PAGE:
THE marketing and public relations industry is changing and taking advantage of online growth and popularity.
As an essential tool for businesses, marketing has traditionally used print media as a form of promotion. But with digital technology moving at such a rapid rate, online promotion is critical.
Sunshine Coast company Commission Factory joined the Innovation Centre in July 2011 with their business concept of internet marketing and has since become a profitable business turning away potential investors.
"The business has grown really fast and we've had investors knocking on our door but we're turning them away at this point because we started this business to change the industry, and diluting our shares and control over the business is not a good thing at this point," co-director Zane McIntyre said.
He described his business as a facilitator of internet marketing or a middle man between online retailers and bloggers who want to monetise their blogs.
"By adding links for products or referrals to online retailers, what happens is every time they send a new customer to that online retailer and that customer buys something, we're tracking that transaction," Mr McIntyre said.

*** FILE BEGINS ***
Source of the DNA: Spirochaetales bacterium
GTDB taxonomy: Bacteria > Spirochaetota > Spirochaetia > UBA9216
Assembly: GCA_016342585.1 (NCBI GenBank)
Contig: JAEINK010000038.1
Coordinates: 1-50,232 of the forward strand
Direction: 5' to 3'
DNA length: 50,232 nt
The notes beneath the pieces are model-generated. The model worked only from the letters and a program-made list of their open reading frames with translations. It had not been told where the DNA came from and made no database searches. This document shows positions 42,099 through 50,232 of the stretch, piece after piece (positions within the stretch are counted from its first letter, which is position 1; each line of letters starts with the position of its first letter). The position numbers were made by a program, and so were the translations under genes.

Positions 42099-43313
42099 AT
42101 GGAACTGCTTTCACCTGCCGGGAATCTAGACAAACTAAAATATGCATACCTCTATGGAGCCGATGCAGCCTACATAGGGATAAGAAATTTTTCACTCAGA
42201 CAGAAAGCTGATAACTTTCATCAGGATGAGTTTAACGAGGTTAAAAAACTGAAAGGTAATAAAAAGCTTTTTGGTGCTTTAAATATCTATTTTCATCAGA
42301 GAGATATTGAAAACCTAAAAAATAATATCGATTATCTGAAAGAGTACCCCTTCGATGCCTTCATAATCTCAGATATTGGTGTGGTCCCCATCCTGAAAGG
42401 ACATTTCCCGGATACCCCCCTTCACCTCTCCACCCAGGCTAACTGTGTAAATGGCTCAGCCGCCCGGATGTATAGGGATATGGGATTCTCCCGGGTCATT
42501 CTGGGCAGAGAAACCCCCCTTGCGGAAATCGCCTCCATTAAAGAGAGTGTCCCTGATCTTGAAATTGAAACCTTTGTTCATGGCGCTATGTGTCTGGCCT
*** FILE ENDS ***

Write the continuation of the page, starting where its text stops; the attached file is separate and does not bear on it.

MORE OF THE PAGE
"If a purchase happens, that blogger will get a commission dictated by that retailer so it might be 10% of every sale they generate.
"It's a paid-on- performance marketing model, so you're not paying for the ad; you're only paying when you get the result."
He said convincing retailers of this new marketing style can prove difficult despite online marketing being around for many years.
"It has been done before. Amazon was doing it for many years, but we're the first in Australia to build our own system from scratch and integrate social media such as Facebook and Twitter," he said.
Since joining the Innovation Centre, he said the Commission Factory had grown its business beyond expectations.
Mr McIntyre said the company started with minimal capital and needed a space to operate with affordable office costs which is what the Innovation Centre offered.
"That was wonderful for us because we needed to start taking wages... and we were essentially within profit in six to seven months," he said.
For many businesses, the Innovation Centre has been like a guardian angel for businesses - offering advice, space and a place to grow with other like-minded entrepreneurs.